1136.0 - A Directory of Education and Training Statistics, 2009  
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Special Social Surveys Section
Australian Bureau of Statistics, Canberra
Telephone (02) 6252 6301


The 2004-05 National Aboriginal and Torres Strait Islander Health Survey (NATSIHS) is the largest health survey of Indigenous Australians conducted by the Australian Bureau of Statistics (ABS). This survey, which was conducted in remote and non-remote areas throughout Australia, was designed to collect a range of information from Indigenous Australians about health related issues; including health status, health actions taken, lifestyle factors which may influence health, and socioeconomic circumstances.

The survey aims were to:

  • provide broad information about the health of Indigenous Australians, by remoteness, and at the national and state/territory levels;
  • allow for the relationships between the health status, risk factors and health-related actions of Indigenous Australians to be explored;
  • provide comparisons of the health of Indigenous Australians over time; and
  • provide comparisons with results for the non-Indigenous population from the 2004-05 National Health Survey (NHS).


The 2004-05 NATSIHS sample covered usual residents of private dwellings only. Private dwellings are houses, flats, home units and any other structures used as private places of residence at the time of the survey. Usual residents are those people who usually live in a particular dwelling and regard it as their own or main home. Usual residents of 'special' dwellings such as hotels, motels, hostels and hospitals were not included in the survey. Visitors to private dwellings were also excluded from the survey as well as persons whose usual place of residence was outside Australia.

Non-Indigenous people were not eligible for selection in the NATSIHS, although if they were a parent or guardian of an Indigenous child they may have been involved as a spokesperson for the child.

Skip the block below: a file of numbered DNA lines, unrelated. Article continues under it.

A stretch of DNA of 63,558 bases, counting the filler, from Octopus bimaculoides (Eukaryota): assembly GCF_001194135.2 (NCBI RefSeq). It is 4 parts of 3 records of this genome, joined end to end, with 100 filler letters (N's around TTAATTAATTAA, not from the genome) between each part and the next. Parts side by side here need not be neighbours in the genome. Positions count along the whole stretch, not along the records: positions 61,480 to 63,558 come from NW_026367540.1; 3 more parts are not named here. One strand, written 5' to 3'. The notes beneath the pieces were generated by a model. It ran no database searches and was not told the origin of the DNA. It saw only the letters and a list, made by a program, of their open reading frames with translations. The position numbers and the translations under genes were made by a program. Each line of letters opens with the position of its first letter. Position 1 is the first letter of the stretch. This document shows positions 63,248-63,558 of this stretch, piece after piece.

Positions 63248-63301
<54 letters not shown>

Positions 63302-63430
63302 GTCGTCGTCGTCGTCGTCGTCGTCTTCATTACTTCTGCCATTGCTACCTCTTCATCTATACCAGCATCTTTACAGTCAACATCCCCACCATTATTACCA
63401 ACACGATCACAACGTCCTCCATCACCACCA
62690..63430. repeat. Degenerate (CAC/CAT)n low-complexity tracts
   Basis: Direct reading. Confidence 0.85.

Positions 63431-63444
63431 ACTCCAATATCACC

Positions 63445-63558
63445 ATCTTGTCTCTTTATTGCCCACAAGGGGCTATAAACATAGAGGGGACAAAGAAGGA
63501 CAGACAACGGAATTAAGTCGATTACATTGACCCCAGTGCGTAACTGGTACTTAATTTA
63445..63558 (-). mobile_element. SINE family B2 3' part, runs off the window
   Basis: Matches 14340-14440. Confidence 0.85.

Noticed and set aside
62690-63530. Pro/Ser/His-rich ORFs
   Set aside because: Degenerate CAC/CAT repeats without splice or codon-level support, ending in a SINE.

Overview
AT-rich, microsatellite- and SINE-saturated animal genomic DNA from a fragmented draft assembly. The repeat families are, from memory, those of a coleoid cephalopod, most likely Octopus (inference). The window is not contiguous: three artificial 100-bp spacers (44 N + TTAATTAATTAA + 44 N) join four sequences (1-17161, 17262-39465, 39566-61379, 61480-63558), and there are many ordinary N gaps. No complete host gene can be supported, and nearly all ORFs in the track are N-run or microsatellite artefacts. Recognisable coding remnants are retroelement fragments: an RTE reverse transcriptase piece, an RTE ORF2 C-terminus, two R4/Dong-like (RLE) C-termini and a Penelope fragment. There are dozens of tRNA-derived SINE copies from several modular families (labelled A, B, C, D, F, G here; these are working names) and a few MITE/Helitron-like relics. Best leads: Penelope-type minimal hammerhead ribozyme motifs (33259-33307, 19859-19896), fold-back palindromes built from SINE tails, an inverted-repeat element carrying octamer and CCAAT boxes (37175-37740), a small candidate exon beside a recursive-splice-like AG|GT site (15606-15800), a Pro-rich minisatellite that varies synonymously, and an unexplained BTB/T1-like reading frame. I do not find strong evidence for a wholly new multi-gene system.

Reference Period

This survey was conducted from August 2004 until July 2005.

Frequency of Collection

Every six years.

Methods of Collection

There were two methods of data collection for the 2004-05 NATSIHS - Computer Assisted Interviewing (CAI) and Pen and Paper Interviewing (PAPI). The former was used in non-remote areas and the latter, in remote areas. CAI involves the use of a notebook computer to record, store, manipulate and transmit the data collected during interviews. In addition to the main survey instrument, two small paper questionnaires were used to collect information on substance use (for respondents aged 15 years or over) and specific supplementary women's health topics (for female respondents aged 18 years or over). These additional questionnaires were voluntary and self-enumerated. In remote Indigenous communities, wherever possible, Indigenous facilitators assisted in the conduct and completion of the interviews.

The paper questionnaire excluded topics that were not relevant in the remote context, and also questions that were unlikely to yield data of acceptable quality. In addition, some questions were reworded to assist respondents in understanding the concepts. The two supplementary paper questionnaires on substance use and specific women's health topics were not used in remote areas. Additional information was collected in remote communities using a Community Information Form (CIF). The CIF was used to collect, from the Community Council and Health Clinic, a limited amount of community level information about the Community Development Employment Projects (CDEP) program, access to medical services, and community health issues.


Release Schedule

The publication is usually released in the year following the end of survey enumeration. For example, results from the 2004-05 NATSIHS were released in 2006.


National Aboriginal and Torres Strait Islander Health Survey - 2004-05 (ABS cat. no. 4715.0)
National Aboriginal and Torres Strait Islander Health Survey: Expanded Confidentialised Unit Record File, Technical Manual - 2004-05 (ABS cat. no. 4715.0.55.002)
National Aboriginal and Torres Strait Islander Health Survey: Users' Guide - 2004-05 (ABS cat. no. 4715.0.55.004)
National Aboriginal and Torres Strait Islander Health Survey: Australia - 2004-05 (ABS cat. no. 4715.0.55.005)
National Aboriginal and Torres Strait Islander Health Survey: New South Wales - 2004-05 (ABS cat. no. 4715.1.55.005)
National Aboriginal and Torres Strait Islander Health Survey: Victoria - 2004-05 (ABS cat. no. 4715.2.55.005)
National Aboriginal and Torres Strait Islander Health Survey: Queensland - 2004-05 (ABS cat. no. 4715.3.55.005)
National Aboriginal and Torres Strait Islander Health Survey: South Australia - 2004-05 (ABS cat. no. 4715.4.55.005)